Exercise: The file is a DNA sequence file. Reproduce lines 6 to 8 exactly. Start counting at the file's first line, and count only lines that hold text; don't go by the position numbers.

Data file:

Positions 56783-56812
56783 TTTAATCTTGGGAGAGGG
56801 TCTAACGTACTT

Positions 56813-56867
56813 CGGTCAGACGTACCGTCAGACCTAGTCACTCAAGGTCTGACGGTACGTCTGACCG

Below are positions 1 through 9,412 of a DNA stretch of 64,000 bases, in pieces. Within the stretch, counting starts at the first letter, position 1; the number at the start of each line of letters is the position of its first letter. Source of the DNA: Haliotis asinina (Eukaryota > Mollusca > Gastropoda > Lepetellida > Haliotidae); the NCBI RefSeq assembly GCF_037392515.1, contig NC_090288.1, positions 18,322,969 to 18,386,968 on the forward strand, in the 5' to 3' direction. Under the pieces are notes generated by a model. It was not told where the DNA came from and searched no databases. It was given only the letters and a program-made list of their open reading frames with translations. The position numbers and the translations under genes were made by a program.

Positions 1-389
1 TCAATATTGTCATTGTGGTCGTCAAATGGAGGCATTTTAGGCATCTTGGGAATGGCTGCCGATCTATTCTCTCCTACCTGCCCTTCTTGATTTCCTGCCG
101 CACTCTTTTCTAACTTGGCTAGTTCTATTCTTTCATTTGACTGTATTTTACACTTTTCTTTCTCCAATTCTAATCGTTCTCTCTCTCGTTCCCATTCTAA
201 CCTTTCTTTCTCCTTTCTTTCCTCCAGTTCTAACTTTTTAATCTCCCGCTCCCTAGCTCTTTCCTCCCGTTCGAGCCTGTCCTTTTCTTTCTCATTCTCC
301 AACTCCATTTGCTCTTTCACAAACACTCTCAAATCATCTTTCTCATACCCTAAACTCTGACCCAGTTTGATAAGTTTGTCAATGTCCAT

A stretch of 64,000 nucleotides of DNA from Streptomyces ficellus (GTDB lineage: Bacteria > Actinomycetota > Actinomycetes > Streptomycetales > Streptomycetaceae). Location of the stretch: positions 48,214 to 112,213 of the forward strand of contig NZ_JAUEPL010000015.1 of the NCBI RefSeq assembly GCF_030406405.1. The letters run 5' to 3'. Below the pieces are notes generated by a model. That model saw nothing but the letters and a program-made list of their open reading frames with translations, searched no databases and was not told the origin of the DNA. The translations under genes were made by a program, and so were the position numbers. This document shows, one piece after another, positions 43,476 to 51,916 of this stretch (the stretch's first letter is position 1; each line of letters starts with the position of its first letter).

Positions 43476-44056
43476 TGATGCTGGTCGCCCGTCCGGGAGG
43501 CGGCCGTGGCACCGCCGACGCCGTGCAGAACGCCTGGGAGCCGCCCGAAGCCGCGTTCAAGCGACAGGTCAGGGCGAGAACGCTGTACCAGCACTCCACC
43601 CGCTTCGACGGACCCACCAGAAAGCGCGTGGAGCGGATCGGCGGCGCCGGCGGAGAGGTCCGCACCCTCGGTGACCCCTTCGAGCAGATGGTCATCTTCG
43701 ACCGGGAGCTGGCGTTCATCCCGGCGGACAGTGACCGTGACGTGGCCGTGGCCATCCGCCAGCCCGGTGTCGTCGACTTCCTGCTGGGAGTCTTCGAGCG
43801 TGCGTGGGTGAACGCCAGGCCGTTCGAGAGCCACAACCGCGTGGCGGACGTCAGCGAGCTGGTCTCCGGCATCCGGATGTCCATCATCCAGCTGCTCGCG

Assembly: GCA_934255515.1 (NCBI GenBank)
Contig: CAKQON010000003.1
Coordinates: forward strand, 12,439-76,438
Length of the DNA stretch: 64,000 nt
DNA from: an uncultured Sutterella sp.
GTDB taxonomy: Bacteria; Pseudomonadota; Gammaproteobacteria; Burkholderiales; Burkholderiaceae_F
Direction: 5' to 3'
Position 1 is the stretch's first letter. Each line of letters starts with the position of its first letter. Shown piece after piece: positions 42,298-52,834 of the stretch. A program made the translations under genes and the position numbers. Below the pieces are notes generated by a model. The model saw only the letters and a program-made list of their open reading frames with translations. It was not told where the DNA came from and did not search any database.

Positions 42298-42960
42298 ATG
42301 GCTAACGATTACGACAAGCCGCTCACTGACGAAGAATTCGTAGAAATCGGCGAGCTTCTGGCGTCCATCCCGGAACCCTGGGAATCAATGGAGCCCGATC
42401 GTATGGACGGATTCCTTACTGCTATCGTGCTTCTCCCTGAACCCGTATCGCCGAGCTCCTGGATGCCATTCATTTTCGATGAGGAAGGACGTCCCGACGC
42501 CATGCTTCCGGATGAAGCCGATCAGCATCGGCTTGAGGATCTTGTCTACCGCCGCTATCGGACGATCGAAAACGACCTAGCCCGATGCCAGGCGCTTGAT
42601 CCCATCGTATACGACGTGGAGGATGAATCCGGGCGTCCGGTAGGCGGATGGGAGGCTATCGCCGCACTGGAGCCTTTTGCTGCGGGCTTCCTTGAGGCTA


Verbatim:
Below are positions 1 through 9,412 of a DNA stretch of 64,000 bases, in pieces. Within the stretch, counting starts at the first letter, position 1; the number at the start of each line of letters is the position of its first letter. Source of the DNA: Haliotis asinina (Eukaryota > Mollusca > Gastropoda > Lepetellida > Haliotidae); the NCBI RefSeq assembly GCF_037392515.1, contig NC_090288.1, positions 18,322,969 to 18,386,968 on the forward strand, in the 5' to 3' direction. Under the pieces are notes generated by a model. It was not told where the DNA came from and searched no databases. It was given only the letters and a program-made list of their open reading frames with translations. The position numbers and the translations under genes were made by a program.

Positions 1-389
1 TCAATATTGTCATTGTGGTCGTCAAATGGAGGCATTTTAGGCATCTTGGGAATGGCTGCCGATCTATTCTCTCCTACCTGCCCTTCTTGATTTCCTGCCG